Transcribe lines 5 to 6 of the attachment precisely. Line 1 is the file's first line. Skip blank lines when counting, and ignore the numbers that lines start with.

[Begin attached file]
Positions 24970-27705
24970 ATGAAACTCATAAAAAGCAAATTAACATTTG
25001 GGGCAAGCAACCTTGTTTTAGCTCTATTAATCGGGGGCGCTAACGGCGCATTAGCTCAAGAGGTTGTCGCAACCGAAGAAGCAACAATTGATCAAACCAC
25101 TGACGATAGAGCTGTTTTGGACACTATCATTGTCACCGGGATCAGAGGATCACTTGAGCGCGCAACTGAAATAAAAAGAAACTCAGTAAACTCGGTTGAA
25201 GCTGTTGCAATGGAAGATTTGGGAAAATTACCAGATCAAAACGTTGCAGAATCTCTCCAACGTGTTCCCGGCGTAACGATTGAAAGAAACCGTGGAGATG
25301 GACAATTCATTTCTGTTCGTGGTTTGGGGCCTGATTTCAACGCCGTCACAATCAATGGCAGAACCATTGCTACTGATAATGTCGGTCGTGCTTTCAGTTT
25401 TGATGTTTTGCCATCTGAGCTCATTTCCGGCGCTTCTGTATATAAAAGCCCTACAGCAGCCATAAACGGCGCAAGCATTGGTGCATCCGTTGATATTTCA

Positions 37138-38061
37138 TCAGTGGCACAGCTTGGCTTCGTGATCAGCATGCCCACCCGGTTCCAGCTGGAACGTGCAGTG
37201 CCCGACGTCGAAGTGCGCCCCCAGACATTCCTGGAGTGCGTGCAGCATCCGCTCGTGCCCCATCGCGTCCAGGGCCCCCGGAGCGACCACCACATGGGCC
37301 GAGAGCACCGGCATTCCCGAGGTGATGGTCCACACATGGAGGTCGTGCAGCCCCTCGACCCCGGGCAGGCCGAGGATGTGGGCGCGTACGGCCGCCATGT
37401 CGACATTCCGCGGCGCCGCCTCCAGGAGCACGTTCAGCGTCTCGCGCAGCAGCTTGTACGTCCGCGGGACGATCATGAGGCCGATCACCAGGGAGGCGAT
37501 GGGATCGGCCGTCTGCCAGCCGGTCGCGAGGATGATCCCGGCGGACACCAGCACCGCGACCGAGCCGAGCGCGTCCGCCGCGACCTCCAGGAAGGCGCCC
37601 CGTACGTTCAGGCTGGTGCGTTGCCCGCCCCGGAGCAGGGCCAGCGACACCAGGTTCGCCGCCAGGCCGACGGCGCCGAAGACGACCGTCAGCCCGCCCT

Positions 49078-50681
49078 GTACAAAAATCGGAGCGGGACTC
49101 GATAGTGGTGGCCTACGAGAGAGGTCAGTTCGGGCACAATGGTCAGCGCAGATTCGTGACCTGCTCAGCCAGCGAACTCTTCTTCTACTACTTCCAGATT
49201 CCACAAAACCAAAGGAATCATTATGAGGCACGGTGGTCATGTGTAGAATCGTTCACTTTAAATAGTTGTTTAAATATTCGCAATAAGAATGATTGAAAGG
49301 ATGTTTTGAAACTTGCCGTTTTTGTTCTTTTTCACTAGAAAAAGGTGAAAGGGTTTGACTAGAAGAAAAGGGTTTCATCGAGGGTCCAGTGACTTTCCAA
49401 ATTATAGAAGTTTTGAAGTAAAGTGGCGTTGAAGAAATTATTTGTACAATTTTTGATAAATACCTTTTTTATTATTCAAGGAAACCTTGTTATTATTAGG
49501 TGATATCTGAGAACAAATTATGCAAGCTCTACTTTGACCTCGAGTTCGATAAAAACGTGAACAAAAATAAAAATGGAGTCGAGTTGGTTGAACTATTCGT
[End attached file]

25201 GCTGTTGCAATGGAAGATTTGGGAAAATTACCAGATCAAAACGTTGCAGAATCTCTCCAACGTGTTCCCGGCGTAACGATTGAAAGAAACCGTGGAGATG
25301 GACAATTCATTTCTGTTCGTGGTTTGGGGCCTGATTTCAACGCCGTCACAATCAATGGCAGAACCATTGCTACTGATAATGTCGGTCGTGCTTTCAGTTT